Death is just another scenery for the living to see, and decay is the process that gets things there, which in its own being is another scenery. Although one scenery leads to another, both have different weight upon the humane existence. Death is dealt with more swiftly compared to decay - though it is indefinite that death brings greater impact.
In decay there is still hope. But because there is hope, there is also the pessimistic viewpoint of impending doom. It's always hanging in the air when you're doing your part to save a person's life, or trying to save the environment. One mistake, whether on your part or another's could bring the person one step or one moment closer to death. Though does it really matter? All that talk about chance and possibilities? According to humane morals, it does. It's illogical, isn't it, to "waste" effort on something or someone that will soon be on a deathbed to whatever may come afterwards. But moral was never a logical dispute. It's more of an emotional and ethical one; one that goes not on the train of altruism, but more towards what is dear to the heart and closest to the priceless value of life.
Because death is ever present, the cost of life can never be summed appropriately. Insurance companies try to value death through actuarial costs. Every life holds some amount of economic power, and perhaps that is the value of death - not what your head is worth, but what it might be worth if you were still alive. That way, there is no logical way of placing value. It is all up to the corporate world to decide. Is it ever fair to place such a subjective evaluation on a single mind and decision of peoples of the corporate country? No. Perhaps that is why there are many sorts of insurers. An example would be like Godly vs. earthly insurance. Which one is the best to insure death? If you are a believer of afterlife, you will place large amounts of effort towards ensuring you live out death in a better way. But what do we actually want from our own deaths? Is it the satisfaction that we die for a value? How is that value actually defined? Is it through living a meaningful life? Or just using ourselves for some cause that happened in an instance - like just yesterday.
But death comes both as a punishment and a reward. For some, it is an escape, but for some, it is a punishment. I believe it is just the moments before you die, which lay the biggest impact; not on yourself, but others. That perhaps is a way to measure the meaning of your death - not life. Your life will be forgotten in the biographies and writings that speak to the world or a community about you. Then at last your memories might be embedded your family member's voices and maybe your family tree. Though, you are forgotten as time passes by. Though it is a paradox. In death, you are remembered through living memories of those who knew you. But they still know you, and that will not change until the last person forgets you.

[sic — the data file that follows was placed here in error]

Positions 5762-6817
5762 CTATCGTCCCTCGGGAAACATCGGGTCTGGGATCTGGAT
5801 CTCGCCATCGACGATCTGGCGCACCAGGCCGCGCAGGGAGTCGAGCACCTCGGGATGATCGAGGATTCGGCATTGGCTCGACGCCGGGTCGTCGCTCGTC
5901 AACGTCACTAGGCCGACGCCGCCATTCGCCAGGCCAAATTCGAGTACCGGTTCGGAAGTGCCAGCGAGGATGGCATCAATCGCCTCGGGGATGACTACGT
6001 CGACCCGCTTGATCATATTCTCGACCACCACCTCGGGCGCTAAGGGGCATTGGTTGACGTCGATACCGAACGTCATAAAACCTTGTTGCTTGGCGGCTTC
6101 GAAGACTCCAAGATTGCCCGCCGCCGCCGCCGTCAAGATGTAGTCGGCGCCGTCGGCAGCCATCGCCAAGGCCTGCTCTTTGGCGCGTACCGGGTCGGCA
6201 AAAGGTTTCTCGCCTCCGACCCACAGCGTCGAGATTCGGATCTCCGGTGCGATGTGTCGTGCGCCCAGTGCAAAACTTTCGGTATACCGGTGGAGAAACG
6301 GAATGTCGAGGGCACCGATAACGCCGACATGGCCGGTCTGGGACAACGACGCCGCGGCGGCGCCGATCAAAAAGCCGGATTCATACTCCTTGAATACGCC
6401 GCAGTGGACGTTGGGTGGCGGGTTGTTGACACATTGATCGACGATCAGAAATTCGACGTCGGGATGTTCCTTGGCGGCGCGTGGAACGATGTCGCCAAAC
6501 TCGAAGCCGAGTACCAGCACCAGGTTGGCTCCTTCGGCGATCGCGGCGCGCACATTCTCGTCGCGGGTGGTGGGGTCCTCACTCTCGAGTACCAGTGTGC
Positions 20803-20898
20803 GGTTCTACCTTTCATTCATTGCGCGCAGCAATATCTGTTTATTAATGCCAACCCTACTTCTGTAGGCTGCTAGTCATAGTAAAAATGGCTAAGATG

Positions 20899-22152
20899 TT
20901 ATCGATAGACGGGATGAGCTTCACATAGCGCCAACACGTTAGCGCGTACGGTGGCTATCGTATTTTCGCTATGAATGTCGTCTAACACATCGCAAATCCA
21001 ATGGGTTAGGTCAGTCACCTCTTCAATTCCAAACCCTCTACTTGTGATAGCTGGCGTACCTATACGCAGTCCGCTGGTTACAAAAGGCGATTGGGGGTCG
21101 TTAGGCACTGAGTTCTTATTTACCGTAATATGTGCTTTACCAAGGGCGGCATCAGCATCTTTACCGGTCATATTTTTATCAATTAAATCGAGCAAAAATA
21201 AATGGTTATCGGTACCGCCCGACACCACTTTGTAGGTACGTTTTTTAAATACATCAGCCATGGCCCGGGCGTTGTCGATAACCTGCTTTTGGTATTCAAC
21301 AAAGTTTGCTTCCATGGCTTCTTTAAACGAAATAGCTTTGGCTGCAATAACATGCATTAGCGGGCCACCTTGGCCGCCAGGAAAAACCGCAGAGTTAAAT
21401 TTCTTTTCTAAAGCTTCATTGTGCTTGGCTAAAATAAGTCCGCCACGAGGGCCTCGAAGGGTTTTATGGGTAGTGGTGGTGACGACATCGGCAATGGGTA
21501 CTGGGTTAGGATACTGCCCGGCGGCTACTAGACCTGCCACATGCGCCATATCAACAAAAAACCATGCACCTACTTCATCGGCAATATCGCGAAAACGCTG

But who's to say they are not telling the same story of other people that died like you? As if you were one entity with other people in your "world community" that you never got to know. A fuss starts the moment you die, because people are curious. The they start to connect you to things. And in your death, a collective moment occurs where you are pinned on the walls with people alike you. Maybe that's how it is. We all return to a place where the dead are remembered, but not through names, just acts and perceptions - history. We all become some part of history that ended in some place in time.
If we're all bound to go to the same place after all these things. Then, in death we are unity as one entity. The boundless categories in life do not apply anymore. It is just one history and the living are the ones reproducing our past lives and advancing our actions into items that we could never imagine possible. The future is a past repeated plus the recent amount of knowledge accumulated. Basically, the future is the history being replayed, but by adding in a new spices to it.
When history repeats itself, we talk about the past; and the dead rise again. Death reunites the living, but the dead are already united with each other. Enemies and allies are just names on the walls waiting to be forgotten, and a quiet yet mysterious balance is achieved in death - one that involves no victory or loss. One where both sides are side by side, but it is only the living that choose to relive it through perceptions.
If the dead can lay in peace and serenity, why can't the living do so?
Death teaches us a valuable lesson: life is valued beyond diamonds and riches that allow you to reach for the clouds. To be able to live is to have the potential to create a story that ripples into the future. Why waste it on harming each other? All we are doing is reminding us of death, where in our biggest mistakes we dug our own graves. Let us not let the dead remain wasteful trophies of life, let us commemorate them by achieving a peace in life, where they could only achieve in death.
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